• Step 3
  • Select the first reactive element 110 to make the impedance seen looking into the network 100 purely resistive, for the endpoints of the tuning range i.e. when the at least one variable capacitive element 130 highest and lowest value.
  • Step 4
  • Compute the geometric mean of the impedance seen into the network 100 without the quarter wave transformer 150, for the largest and smallest value of the tunable capacitance of the at least one variable capacitive element 130. This value may with certain advantage be used for the characteristic impedance of the quarter wave transformer.
  • The present arrangement 100 relates to a load modulation network that may be used advantageously for wireless communication in a plurality of communication situations in a wireless communication network.
  • While the load modulation arrangement 100 described in this document is susceptible to various modifications and alternative forms, specific embodiments thereof are shown by way of example in the drawings and are herein described in detail. It should be understood, however, that there is no intent to limit the present arrangement 100 to the particular forms disclosed, but on the contrary, the present device is to cover all modifications, equivalents, and alternatives falling within the spirit and scope of the load 35 modulation arrangement 100 as defined by the claims.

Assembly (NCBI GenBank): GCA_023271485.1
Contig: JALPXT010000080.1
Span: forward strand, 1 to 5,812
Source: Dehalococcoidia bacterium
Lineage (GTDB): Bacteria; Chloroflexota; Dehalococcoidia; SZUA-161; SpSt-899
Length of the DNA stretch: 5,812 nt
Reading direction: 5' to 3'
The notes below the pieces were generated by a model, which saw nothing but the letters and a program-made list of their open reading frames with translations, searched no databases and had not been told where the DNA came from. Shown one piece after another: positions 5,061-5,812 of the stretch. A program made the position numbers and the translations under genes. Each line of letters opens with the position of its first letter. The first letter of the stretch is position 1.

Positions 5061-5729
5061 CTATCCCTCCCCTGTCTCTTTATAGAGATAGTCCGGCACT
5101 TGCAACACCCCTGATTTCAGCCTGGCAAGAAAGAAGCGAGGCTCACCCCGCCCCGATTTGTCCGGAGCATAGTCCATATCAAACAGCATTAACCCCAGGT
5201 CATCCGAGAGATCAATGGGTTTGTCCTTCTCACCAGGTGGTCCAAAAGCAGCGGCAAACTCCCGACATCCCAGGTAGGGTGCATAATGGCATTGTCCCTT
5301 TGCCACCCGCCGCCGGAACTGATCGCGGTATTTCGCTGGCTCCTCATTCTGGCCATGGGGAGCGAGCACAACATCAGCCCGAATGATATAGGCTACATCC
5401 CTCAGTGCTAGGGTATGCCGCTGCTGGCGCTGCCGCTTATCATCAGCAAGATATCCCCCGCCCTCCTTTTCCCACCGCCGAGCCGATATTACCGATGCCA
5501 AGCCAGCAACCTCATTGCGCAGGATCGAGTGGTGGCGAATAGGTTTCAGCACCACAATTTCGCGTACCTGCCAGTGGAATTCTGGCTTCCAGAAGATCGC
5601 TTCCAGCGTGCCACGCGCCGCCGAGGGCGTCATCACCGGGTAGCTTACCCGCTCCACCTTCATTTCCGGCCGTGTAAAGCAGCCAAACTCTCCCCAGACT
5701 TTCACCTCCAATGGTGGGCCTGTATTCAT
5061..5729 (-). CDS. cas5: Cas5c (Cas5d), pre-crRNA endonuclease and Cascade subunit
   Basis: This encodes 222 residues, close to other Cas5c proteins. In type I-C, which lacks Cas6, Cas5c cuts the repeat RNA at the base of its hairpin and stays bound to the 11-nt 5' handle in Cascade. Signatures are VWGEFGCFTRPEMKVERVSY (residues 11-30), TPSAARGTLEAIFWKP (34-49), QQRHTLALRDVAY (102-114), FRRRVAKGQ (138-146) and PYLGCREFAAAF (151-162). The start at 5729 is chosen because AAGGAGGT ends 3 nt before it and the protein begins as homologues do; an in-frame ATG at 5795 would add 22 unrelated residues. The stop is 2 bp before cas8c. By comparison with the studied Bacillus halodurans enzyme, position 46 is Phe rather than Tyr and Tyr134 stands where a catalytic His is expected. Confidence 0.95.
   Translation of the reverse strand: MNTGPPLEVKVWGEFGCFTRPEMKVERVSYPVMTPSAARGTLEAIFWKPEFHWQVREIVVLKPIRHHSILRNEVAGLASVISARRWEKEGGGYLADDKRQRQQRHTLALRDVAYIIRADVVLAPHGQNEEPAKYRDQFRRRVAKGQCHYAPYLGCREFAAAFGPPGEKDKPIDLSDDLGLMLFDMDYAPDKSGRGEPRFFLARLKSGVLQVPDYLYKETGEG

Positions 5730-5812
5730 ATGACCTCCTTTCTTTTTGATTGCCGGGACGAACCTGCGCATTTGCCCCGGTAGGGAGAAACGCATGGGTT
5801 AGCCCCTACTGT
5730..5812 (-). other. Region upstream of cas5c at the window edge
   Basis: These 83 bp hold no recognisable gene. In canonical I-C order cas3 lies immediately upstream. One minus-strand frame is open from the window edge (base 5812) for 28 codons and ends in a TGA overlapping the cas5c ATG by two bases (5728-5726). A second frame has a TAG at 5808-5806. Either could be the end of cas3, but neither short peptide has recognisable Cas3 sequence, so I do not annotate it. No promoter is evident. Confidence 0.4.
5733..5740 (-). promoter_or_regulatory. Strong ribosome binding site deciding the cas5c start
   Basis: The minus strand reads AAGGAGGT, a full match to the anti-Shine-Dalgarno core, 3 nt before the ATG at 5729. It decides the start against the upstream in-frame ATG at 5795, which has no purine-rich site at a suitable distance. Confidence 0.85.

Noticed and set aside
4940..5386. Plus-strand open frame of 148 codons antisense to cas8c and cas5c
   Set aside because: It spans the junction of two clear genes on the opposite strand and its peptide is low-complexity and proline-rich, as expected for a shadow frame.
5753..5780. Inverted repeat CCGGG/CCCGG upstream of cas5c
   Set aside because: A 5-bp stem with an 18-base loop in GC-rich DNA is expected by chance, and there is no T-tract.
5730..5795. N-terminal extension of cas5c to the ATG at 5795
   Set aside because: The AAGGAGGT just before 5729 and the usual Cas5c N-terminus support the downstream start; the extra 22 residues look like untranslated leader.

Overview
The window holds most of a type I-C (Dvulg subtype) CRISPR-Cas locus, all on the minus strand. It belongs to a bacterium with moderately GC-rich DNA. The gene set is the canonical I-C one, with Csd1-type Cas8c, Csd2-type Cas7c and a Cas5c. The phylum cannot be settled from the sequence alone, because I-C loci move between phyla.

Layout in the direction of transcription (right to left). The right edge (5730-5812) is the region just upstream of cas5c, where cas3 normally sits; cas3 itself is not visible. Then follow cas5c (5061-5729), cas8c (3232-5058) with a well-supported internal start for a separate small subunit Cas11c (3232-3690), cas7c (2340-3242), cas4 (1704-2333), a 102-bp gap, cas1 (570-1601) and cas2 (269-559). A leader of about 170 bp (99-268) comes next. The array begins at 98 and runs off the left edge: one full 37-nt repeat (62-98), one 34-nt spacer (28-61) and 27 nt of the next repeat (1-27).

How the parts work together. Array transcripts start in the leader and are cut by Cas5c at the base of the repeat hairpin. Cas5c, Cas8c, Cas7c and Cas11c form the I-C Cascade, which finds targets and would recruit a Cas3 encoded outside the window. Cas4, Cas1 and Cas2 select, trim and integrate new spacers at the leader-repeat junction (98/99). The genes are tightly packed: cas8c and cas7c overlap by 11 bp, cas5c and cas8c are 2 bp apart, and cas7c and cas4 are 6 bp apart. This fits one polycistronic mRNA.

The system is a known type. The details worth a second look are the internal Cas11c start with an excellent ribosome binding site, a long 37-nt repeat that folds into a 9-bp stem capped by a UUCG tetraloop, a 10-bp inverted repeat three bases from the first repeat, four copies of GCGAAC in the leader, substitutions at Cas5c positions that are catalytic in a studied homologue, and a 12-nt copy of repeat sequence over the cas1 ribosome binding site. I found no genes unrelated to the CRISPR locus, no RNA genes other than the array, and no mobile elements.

• Like reference numbers signify like elements throughout the description of the figures.
  • As used herein, the singular forms “a,” “an,” and “the” are intended to include the plural forms as well, unless expressly stated otherwise. It should be further understood that the terms “comprises” and/or “comprising” when used in this specification is taken to specify the presence of stated features, integers, steps, operations, elements, and/or components, but does not preclude the presence or addition of one or more other features, integers, steps, operations, elements, components, and/or groups thereof. It will be understood that when an element is referred to as being “connected” or “coupled” to another element, it can be directly connected or coupled to the other element or intervening elements may be present.